When I was a kid, my mother was convinced that she could make miso soup at home after we became obsessed with eating it out (bless her). She went through countless unsuccessful attempts, then came the eureka moment: ‘you add the miso at the end!’ I don’t know where she learned that essential trick, but it made all the difference.

Before we go any further, I would like to clarify that this is by no means a traditional ramen recipe. See how I’m trying to avoid getting shouted at by the internet? While it is completely worth the effort, it’s not something that makes sense for the purposes of this book. I much prefer to leave that to the ramen experts; however, I do get an immense amount of joy from slurping noodles (ramen etiquette includes quickly eating the noodles and slurping – how awesome is that?), so I created this ramen-like noodle soup that can be made at home in just about 20 minutes.

Serves 2

Prep 5 minutes

Total 20 minutes

2 x 90 g (3 oz) ramen noodle nests (discard any flavour packets)

1 tablesooon sesame oil, for coating noodles

1½ tablespoons ghee

2 spring onions (scallions), white and light green parts only, thinly sliced

2 teaspoons or up to 1 tablespoon sambal oelek or other chilli sauce, depending on desired heat level

450 g (1 lb) pork mince (ground pork)


1 litre (34 fl oz/4 cups) low-salt chicken or beef stock (broth)

3 tablespoons mirin 

50 ml (1¾ fl oz/¼ cup) low-salt soy sauce

2 tablespoons miso paste

2 tablespoons wakame

There’s minimal prep to this recipe so first boil the water. While it reaches a boil, cut the spring onions (scallions) and measure out the ingredients and set up the toppings during this time or when the pork is cooking.


1. Half-fill a flameproof casserole dish (Dutch oven) with water and bring to a vigorous boil. Cook the noodles according to the package directions until just tender, about 2 minutes, then drain into a colander in the sink and immediately drizzle with sesame oil, using a fork and spoon to toss and coat the noodles until they have a glossy sheen so that they don’t stick together. Leave in the sink (just be careful if you decide to wash something else).

2. Heat 1 tablespoon of the ghee in the same pan over a medium heat until melted. Add the white part of the spring onions, sambal and pork and season well with salt, breaking the pork apart into tiny, crumb-sized pieces with a wooden spoon. Let the pork it sit and make contact with the pan, stirring occasionally, until the pork is browned and cooked through, about 4–5 minutes.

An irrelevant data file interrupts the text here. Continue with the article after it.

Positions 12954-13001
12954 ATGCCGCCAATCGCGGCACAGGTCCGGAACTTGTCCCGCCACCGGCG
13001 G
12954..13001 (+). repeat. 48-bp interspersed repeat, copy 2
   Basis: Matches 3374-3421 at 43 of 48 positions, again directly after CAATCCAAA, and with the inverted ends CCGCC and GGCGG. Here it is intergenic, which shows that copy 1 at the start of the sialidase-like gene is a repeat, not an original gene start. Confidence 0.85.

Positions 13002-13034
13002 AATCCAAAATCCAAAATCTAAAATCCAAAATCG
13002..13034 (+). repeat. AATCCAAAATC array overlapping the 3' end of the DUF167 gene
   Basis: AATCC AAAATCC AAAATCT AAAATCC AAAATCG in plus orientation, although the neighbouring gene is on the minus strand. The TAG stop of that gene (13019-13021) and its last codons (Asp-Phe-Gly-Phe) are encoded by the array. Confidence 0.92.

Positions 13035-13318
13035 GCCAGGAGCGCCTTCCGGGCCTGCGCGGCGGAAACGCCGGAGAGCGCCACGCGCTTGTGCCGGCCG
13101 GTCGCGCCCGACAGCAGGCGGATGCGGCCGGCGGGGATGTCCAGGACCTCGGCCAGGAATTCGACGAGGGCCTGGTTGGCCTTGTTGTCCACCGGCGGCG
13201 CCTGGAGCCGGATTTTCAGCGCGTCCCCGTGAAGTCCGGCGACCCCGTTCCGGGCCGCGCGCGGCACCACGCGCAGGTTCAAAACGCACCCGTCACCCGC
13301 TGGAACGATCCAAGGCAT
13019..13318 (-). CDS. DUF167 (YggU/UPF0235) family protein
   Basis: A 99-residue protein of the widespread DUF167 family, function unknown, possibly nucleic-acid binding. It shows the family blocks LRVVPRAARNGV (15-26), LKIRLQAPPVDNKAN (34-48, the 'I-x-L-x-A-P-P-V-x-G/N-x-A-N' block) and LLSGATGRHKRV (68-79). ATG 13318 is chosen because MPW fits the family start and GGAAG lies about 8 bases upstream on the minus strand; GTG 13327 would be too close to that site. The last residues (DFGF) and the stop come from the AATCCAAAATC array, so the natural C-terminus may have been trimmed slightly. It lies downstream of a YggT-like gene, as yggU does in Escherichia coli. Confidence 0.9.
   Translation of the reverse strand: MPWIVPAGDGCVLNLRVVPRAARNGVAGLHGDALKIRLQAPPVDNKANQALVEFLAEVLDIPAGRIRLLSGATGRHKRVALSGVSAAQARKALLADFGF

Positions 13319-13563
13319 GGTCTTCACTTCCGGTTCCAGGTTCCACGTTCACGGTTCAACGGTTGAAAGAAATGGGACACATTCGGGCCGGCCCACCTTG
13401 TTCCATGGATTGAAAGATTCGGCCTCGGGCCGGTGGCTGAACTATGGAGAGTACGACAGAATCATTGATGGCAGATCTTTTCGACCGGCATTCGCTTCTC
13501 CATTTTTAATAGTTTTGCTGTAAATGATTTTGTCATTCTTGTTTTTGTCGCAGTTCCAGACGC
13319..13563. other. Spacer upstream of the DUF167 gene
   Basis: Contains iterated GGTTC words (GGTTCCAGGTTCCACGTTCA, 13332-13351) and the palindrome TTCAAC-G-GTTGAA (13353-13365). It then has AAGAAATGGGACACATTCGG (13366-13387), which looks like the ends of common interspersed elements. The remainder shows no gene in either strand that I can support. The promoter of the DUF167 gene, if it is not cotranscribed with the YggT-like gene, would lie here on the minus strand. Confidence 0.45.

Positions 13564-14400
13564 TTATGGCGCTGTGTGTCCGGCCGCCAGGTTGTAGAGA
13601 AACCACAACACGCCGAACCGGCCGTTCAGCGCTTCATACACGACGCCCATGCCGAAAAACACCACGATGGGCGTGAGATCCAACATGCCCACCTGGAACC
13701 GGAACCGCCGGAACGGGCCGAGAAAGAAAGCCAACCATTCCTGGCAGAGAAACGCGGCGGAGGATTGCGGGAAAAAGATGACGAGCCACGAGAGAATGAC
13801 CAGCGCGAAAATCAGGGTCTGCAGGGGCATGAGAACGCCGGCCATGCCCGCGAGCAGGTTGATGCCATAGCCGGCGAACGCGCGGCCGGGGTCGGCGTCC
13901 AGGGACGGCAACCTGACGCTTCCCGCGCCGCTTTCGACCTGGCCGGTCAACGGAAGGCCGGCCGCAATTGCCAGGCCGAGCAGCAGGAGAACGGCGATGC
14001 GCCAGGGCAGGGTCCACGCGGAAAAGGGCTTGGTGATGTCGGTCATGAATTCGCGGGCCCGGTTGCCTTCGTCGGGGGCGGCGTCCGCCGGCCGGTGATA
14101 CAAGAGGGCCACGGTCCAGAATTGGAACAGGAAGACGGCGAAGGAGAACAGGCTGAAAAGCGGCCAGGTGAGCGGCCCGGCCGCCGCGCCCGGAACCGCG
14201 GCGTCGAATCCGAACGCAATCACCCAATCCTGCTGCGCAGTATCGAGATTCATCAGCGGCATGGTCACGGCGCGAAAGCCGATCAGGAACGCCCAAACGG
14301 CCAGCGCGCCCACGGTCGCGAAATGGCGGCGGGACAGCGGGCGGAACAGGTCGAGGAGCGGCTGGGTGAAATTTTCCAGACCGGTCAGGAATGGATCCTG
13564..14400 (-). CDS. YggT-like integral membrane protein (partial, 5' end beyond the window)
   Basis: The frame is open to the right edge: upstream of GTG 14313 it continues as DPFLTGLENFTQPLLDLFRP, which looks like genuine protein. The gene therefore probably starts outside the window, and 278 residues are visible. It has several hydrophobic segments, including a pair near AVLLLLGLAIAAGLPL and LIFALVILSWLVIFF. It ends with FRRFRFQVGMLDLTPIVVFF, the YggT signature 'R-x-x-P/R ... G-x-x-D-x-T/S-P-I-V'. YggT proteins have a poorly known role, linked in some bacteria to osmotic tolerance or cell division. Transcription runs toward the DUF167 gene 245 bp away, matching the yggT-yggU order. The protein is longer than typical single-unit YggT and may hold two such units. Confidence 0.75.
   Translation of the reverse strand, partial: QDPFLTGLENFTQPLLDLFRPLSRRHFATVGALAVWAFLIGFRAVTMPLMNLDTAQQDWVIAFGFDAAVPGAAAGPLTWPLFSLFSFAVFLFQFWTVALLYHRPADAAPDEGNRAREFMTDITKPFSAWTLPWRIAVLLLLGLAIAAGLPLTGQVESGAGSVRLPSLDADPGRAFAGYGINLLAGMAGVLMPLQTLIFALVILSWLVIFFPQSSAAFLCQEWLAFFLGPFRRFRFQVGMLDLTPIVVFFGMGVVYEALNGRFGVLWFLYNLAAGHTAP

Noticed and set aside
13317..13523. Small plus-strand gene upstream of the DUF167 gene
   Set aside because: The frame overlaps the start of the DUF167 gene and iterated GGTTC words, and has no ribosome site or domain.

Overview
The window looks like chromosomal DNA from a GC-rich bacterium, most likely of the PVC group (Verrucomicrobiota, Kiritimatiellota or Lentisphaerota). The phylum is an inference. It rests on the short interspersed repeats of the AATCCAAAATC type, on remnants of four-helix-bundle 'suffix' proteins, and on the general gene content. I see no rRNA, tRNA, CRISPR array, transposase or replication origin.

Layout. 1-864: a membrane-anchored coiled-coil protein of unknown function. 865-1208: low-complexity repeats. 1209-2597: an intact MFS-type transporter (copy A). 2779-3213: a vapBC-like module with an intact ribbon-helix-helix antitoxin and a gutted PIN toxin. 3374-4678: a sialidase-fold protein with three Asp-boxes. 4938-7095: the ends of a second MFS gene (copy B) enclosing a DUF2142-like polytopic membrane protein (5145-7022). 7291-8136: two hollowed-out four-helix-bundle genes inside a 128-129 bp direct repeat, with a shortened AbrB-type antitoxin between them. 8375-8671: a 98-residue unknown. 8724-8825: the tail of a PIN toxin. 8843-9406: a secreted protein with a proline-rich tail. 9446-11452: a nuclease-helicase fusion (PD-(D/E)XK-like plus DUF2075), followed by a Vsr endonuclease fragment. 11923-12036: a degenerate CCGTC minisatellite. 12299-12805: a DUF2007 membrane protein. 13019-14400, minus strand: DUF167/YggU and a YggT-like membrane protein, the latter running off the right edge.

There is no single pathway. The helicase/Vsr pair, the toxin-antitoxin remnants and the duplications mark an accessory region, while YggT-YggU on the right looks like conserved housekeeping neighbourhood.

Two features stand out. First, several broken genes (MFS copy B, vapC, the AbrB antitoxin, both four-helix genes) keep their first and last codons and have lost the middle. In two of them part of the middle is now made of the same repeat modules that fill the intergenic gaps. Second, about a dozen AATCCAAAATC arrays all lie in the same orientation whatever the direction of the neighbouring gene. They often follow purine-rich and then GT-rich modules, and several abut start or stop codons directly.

3. Add the stock, raise the heat to reach a boil, then adjust to maintain a gentle simmer. Stir in the mirin, soy, miso paste and wakame, stirring occasionally. Cook until the miso dissolves and the wakame is soft and silky, about 4 minutes. Pour in the noodles, swirling them around with a wooden spoon to mix them in, then remove from the heat and adjust seasoning as needed with salt or more heat. Stir in the last bit of ghee, if desired, then divide between bowls and finish with toppings of your choice.

Mirin is a sweet Japanese rice wine. If you don’t think that you’ll use it again or aren’t ready for that level of commitment, then use 3 tablespoons white wine or sherry with ½–1 tablespoon sugar mixed in. You can also substitute ghee for butter or a neutral oil.

Use leftover wakame in the Miso-ginger soup with leafy greens.

Optional Toppings

Enoki mushrooms: add them with the miso and wakame as they will soften and cook in the same amount of time.

Dried nori: this will add a textural crunch, especially if you toast it lightly before and then cut into strips using kitchen scissors.

Soft-boiled egg: yes, you would have to make these in another pan, but a peeled and halved 6-minute egg – one that has been in boiling water for exactly that length of time, then put in an ice bath or run under cold water to stop the cooking process – would add a layer of creaminess to it.

Furikake or sesame seeds: finish with black sesame seeds from the Miso-ghee chicken thighs with roasted radishes (Lemon-saffron chicken kababs) (white ones work, too).

Kimchi: great for gut bacteria, it can be served on the side or on top at the end.

Spinach: stir in some baby or chopped spinach at the end, for more green.

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